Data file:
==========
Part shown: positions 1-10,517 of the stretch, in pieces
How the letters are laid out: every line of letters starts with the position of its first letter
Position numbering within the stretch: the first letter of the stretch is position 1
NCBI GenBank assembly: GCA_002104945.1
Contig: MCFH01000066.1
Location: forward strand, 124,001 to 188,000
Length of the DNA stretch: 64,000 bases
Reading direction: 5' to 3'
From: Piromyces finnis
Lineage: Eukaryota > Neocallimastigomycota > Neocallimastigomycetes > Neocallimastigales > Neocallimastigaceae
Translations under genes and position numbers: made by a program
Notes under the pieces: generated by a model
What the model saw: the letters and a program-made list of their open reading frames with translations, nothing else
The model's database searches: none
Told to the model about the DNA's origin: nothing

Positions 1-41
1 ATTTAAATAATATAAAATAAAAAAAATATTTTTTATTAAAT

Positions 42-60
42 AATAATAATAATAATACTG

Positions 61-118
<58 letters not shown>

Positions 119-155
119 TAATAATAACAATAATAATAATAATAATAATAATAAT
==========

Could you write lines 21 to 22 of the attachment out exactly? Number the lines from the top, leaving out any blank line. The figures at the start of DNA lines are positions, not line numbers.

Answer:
<58 letters not shown>

Positions 119-155